Cutting Costs Sees an Increase in Profits for Dell

DellGood news recently came out of Dell as the computer company reported that its net income for the last quarter nearly tripled as Dell benefited from lower computer component costs and growth in certain areas of its more profitable product lines.

Dell’s shares rose 5% in extended trading, beating analysts’ adjusted net income estimates but coming a bit short of revenue estimates. For Dell’s first three months, which ended on April 29th, Dell earned $945 million, which equals about $0.49 per share, which was higher than the $341 million, $0.17 per share of last year.

If you exclude one-time items, Dell earned $0.55 per share which easily beat the numbers expected by Wall Street. Analysts polled by FactSet estimated adjusted earnings of $0.43 per share. Revenue rose only 1% to $15.02 billion from $14.9 billion last year, which was short of the predicted $15.4 billion. Product revenue remained the same at $12.1 billion with services revenue rising 6% to $3.0 billion.

Dell’s consumer section, which accounts for nearly 20% of the company’s revenue, dropped 7% to $3.0 billion as well. Consumer demand also fell more than anticipated and in an interview, CFO Brian Gladden attributed some of the cause to “the market for consumer PCs being saturated in developed countries.” He also added that “while tablet computers are still a small portion of the PC market, there’s clearly an impact for them on consumer demand for traditional PCs.”

Revenue from large enterprises increased by 5% to $4.5 billion with revenue from small and medium-sized businesses increasing 7% to $3.8 billion. Public sector revenue, on the other hand, saw a decline of 2% to $3.8 billion. Dell saw the biggest gain in servers and networking. In this category revenue rose 11% to $2.0 billion. Sales of desktop PCs fell 8% to $3.3 billion with mobile PCs rising 3% to $4.7 billion.

Dell has been working hard to increase their proportion of server computers, data storage devices and technology consulting services sold. According to Dell, these areas are more profitable than the company’s base PC business. However, compared with one year ago, most of Dell’s product categories accounted for nearly the same percentage of revenue and computers for consumers, and businesses continued to make up over half of Dell’s revenue.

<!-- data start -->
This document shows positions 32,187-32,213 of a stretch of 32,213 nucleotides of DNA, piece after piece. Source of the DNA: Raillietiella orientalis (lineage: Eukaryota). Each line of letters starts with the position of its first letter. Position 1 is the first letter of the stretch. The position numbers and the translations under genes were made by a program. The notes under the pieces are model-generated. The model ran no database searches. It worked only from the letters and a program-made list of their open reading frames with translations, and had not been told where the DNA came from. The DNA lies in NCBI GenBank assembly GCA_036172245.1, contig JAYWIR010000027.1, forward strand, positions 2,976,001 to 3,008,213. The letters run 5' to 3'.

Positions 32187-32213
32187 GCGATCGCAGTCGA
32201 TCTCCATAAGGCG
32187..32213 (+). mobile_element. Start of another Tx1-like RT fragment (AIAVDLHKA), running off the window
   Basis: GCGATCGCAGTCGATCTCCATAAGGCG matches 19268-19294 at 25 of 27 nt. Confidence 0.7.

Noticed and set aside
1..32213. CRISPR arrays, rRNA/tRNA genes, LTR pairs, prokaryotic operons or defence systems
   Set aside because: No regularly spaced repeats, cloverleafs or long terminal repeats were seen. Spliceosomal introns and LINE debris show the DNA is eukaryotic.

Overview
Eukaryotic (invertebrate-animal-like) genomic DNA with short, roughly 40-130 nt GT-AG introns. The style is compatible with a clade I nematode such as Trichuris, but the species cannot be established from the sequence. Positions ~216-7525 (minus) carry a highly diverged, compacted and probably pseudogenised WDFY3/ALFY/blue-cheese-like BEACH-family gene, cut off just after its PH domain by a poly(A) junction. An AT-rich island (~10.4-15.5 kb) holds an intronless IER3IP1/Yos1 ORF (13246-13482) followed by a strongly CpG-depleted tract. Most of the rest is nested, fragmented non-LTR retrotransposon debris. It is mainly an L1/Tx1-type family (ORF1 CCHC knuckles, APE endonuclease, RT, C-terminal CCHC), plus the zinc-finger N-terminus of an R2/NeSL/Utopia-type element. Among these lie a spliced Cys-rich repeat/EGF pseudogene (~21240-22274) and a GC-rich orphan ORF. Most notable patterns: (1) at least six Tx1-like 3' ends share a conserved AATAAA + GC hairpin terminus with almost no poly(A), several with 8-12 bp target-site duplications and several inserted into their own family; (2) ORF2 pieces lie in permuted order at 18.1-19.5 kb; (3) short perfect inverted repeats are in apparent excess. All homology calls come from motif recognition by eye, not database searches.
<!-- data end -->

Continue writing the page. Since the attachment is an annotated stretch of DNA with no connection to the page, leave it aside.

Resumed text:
However, Dell’s gross margin, which is still an indicator of the efficiency of Dell’s business, came in at 22.9% which was higher than the 20.4% expected by analysts from Reuters. Dell’s strategy of focusing on more profitable areas of business and cutting back on lower-margin offerings is working extremely well according to Gladden.

Andy Hargreaves, an analyst for Pacific Crest, thinks that Dell’s gross margin is “impressive” and stated that “Dell should be able to keep it up for now.” Hargreaves also stated, “They do have the potential to sustain margins long-term, but in order to do so they have to drive toward more services-oriented businesses.”

Taking a look at this current quarter, Dell is predicting that revenue will rise by a percentage in the mid-single digits over the first quarter, slightly faster than its seasonal 2% to 3% growth. Analysts are expecting somewhere around $16 billion. Dell continues to expect revenue to grow 5% to 9% for the full fiscal year which implies a total of $64.6 billion to $67 billion with analysts expecting around $64.4 billion.

Dell saw shares rise $0.86, or roughly 5.4%, to a total of $16.76 in extended trading. The stock finished regular trading down $0.10 to $15.90.

Source: The Associated Press – Dell profit jumps as computer maker cuts costs

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